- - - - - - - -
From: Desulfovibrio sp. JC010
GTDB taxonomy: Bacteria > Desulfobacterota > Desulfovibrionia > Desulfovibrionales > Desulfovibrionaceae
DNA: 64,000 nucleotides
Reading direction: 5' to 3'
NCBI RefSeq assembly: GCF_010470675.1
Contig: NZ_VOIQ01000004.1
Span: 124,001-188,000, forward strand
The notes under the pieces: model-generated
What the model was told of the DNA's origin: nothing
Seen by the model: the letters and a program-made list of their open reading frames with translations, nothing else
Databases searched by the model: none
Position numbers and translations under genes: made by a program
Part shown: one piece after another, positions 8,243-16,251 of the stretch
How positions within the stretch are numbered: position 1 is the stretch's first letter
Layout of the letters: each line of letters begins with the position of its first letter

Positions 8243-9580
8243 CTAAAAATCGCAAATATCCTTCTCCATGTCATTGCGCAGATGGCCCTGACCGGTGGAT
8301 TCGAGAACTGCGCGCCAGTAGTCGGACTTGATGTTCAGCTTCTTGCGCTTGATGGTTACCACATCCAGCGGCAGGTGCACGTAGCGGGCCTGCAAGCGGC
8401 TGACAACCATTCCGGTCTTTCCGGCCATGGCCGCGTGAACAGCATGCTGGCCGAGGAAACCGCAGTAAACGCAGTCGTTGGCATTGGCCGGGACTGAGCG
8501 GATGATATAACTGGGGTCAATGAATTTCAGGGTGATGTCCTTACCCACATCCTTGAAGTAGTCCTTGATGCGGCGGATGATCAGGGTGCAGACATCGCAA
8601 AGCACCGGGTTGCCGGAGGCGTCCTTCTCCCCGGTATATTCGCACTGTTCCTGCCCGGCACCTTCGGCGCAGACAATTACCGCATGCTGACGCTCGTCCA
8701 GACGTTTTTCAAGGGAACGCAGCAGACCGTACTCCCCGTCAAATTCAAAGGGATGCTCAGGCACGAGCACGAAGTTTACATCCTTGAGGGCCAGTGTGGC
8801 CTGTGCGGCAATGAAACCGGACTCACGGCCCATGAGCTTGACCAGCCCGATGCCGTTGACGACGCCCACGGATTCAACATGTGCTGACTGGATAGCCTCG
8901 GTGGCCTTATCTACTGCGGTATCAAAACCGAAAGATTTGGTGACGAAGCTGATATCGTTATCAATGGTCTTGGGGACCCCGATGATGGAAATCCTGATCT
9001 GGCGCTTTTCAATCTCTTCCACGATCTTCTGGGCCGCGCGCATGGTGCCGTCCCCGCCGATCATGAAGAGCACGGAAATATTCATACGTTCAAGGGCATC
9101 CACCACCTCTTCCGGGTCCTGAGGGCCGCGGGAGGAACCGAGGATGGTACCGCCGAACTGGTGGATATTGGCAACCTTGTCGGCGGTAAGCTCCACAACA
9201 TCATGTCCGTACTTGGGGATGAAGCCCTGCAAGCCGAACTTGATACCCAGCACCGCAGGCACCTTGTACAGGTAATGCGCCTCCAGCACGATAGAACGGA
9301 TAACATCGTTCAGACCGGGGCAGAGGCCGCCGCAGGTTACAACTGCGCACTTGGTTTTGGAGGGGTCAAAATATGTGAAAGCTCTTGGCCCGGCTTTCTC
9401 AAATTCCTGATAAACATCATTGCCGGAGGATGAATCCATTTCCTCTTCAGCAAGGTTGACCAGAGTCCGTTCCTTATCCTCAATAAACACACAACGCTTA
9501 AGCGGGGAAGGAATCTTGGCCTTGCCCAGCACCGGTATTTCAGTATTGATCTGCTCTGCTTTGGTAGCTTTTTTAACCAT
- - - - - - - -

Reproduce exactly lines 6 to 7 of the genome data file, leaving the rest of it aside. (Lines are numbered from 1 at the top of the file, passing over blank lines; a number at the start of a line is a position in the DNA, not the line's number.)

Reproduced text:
Contig: NZ_VOIQ01000004.1
Span: 124,001-188,000, forward strand